About Passing Strange

When a heated argument with his father ends in a fistfight, twenty-year-old David Tanner takes off in his spanking new 1979 Pontiac Firebird Trans Am—just a brief cruise over the backroads to cool off and clear his head. When he pulls into his parents’ driveway less than half an hour later, intent on making peace with his father, he discovers that his loud mouth and short temper have cost him more than his dignity and a dollar in gas. His parents are gone—as in GONE, gone—his kid sister is now more than twice his age, and the world he knew so well has suddenly become a strange, frightening place.

After the lurid details of her steamy affair with the grandson of Jeremiah Fuchs, patriarch of a militant Christian organization, come to light, thirty-year-old Nicole Valentine is fired from her modeling job and tossed out of her home by her outraged husband. Can things get any worse than this? Yes, it turns out they can. When all her so-called friends turn their collective backs on her, for one reason or another, Cole is forced to accept the cold charity of her older brother, who’s more interested in settling an old score than lending her a helping hand.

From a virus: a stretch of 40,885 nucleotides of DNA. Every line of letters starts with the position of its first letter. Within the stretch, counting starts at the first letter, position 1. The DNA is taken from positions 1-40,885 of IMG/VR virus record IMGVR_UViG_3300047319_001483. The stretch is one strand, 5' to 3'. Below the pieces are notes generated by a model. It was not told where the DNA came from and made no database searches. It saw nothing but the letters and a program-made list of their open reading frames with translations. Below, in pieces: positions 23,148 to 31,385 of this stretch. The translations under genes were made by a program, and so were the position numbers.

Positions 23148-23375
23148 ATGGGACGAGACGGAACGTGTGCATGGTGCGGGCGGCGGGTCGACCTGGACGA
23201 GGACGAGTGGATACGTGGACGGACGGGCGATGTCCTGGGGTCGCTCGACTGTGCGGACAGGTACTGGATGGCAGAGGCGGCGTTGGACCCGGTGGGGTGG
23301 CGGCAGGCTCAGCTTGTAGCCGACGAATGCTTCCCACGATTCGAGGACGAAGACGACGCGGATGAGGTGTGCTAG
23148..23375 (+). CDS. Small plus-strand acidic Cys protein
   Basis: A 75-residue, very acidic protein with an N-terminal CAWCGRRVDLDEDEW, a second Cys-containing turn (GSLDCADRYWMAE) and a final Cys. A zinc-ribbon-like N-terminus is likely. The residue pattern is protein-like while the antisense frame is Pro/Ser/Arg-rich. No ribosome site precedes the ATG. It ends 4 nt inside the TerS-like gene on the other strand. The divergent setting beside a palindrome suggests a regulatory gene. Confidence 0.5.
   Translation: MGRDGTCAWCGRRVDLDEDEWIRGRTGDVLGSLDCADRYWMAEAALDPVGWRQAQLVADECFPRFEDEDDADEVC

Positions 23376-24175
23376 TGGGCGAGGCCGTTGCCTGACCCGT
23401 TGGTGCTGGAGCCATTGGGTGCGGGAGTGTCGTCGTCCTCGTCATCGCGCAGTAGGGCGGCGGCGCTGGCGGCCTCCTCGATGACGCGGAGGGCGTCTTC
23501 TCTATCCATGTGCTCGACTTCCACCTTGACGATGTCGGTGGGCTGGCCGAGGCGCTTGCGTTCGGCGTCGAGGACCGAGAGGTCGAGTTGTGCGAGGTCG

Fortunately, Cole’s bad luck takes a sharp turn for the better when a good Samaritan offers her a lift (and a place to stay for the night). Cole is at first amused, then intrigued by the driver, who has a large collection of 8-track tapes still in their cardboard boxes, a rather quaint vocabulary, and an even more antiquated understanding of modern technology.

When Cole stumbles across an old photograph of a local man who went missing more than forty years before, she begins to suspect that her new friend might be more out of place than he appears.

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